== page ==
If you are living in the house of the deceased and none of the executors have signed in do they have the legal right to evict you from the home?
1 Answer from Attorneys
This is a mess. Why do you get to live in the home rent free? Why is there more than one executor? What have they not signed? More importantly, who died, when, was there a will, what assets did the dead person have and what debts did the dead person owe? Who are the executors and have they probated the estate?
There should only be one executor. If the will named more than one to serve jointly then one should serve and the others should renounce. There is no reason for more than one person to serve. The executor's job is to find out what the decedent owned and owed, pay all just debts and to transfer the assets to any beneficiaries once the estate administration is complete and the final accounting has been confirmed by the court or clerk.
The executors can take charge of any property and can even make early distributions of property to the designated heirs if it would be in the interest of the estate that they do so. Title however vests in the beneficiaries of the estate.
So I need to know is there a will and if so then what does it say about who gets the land? If there is no will, then are you an heir under the intestacy laws and how many other heirs are there? If you are to get the land solely is there enough assets in the estate to cover any claims against the estate? Debts have to be paid before the heirs/beneficiaries get anything.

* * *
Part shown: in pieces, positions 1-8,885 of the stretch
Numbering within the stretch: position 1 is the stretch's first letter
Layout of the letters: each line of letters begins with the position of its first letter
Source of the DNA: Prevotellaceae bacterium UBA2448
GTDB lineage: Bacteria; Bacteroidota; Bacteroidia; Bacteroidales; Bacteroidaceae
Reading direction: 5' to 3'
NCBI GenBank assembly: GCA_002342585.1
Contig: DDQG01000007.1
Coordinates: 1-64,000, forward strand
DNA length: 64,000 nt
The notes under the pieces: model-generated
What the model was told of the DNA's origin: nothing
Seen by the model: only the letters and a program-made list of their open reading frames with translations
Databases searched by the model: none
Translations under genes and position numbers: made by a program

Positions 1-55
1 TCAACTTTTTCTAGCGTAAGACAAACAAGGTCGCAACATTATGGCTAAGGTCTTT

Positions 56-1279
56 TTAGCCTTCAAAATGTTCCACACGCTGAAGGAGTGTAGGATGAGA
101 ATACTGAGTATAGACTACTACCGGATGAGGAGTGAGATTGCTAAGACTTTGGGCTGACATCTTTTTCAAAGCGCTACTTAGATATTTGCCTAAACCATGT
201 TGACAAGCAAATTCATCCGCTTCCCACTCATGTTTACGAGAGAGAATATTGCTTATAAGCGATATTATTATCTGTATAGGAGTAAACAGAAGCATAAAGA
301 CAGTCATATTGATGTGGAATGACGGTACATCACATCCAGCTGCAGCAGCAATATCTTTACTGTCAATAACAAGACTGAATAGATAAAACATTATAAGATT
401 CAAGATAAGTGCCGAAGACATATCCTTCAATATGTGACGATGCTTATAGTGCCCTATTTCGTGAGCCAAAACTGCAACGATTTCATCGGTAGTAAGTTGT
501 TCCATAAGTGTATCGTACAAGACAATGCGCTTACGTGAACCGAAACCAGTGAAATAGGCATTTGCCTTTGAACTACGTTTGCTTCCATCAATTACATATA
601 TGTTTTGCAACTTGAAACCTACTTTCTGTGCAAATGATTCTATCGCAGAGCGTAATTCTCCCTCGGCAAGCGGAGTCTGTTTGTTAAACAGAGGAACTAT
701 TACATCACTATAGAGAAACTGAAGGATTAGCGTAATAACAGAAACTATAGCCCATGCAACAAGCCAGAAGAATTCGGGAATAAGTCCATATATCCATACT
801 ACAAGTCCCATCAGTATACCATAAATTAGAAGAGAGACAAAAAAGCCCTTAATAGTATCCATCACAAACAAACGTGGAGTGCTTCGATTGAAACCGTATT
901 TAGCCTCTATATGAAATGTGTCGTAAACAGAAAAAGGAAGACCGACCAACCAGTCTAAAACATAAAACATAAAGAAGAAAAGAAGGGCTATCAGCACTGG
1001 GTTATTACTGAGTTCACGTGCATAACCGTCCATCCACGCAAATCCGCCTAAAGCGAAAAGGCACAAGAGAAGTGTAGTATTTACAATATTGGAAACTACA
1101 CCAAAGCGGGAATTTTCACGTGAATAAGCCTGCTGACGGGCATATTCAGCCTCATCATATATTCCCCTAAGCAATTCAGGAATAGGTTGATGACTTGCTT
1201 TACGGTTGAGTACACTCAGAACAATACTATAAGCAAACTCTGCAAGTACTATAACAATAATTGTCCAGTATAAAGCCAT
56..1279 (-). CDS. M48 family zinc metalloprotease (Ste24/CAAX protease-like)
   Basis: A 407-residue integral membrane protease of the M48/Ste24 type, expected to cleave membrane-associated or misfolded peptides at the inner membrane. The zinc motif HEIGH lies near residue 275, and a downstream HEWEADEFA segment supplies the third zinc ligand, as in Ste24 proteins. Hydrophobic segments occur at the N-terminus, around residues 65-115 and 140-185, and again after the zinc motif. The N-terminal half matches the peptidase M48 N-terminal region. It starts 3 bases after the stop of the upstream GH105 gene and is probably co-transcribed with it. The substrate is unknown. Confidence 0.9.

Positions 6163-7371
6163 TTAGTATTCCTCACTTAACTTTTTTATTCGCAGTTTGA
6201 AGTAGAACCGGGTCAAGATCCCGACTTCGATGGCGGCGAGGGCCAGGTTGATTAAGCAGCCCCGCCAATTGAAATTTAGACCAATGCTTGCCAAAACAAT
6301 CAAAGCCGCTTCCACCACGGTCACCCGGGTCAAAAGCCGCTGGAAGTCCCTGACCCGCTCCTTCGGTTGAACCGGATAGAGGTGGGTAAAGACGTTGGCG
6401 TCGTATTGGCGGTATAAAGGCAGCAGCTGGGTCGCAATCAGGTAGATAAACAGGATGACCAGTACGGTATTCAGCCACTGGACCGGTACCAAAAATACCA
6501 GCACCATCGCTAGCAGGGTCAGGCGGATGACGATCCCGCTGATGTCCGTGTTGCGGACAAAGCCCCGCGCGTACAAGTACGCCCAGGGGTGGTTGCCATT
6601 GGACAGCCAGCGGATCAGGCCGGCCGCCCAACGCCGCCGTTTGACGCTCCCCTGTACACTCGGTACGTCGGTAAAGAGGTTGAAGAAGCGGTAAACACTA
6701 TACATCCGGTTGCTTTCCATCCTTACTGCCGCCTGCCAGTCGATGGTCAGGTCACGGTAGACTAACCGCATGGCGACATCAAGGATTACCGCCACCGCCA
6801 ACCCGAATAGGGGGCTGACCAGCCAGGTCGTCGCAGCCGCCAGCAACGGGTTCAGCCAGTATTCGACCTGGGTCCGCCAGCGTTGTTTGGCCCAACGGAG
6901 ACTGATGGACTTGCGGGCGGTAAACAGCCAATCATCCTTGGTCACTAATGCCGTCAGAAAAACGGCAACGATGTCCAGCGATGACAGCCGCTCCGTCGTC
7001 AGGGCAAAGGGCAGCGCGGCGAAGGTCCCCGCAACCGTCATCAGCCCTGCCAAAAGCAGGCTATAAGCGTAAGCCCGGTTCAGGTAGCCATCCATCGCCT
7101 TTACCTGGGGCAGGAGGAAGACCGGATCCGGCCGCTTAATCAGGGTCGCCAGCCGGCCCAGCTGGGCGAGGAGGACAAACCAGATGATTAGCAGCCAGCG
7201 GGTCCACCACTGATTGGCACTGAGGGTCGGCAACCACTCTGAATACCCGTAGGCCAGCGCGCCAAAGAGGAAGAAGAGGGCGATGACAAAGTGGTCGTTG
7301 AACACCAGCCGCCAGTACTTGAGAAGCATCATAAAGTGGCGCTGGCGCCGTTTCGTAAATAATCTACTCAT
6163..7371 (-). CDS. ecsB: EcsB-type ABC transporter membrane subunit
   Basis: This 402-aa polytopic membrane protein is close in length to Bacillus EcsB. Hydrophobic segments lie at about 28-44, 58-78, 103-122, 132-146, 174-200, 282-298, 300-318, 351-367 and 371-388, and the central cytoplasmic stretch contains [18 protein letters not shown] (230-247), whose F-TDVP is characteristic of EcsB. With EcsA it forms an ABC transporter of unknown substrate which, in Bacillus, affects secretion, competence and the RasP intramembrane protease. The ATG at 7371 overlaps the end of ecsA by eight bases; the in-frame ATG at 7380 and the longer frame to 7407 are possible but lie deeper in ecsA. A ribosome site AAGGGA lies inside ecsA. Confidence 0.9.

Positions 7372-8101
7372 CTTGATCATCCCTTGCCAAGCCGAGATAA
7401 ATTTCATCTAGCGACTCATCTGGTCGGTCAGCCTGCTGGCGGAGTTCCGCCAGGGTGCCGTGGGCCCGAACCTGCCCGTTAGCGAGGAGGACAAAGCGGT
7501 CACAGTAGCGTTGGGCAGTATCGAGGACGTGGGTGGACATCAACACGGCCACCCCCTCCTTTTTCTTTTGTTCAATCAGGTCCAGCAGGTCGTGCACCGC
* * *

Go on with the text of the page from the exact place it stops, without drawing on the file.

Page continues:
The answers to the above will dictate what you do. If the executors are not doing their job, they can be compelled to do their job or face removal by the court/clerk. If the estate is already probated and you are buying out the share of the other heirs, then you will need a real estate attorney to bring what is called a partition action if the others are now reluctant to sell.
I suggest that since you post no details that you sit down with a probate attorney who practices in the county/state where the real estate is located and where the estate is or would be pending for the deceased. Pay the attorney to review the will, if any, as well as any inventory/accounting on file and deeds to the property and give you more specific direction.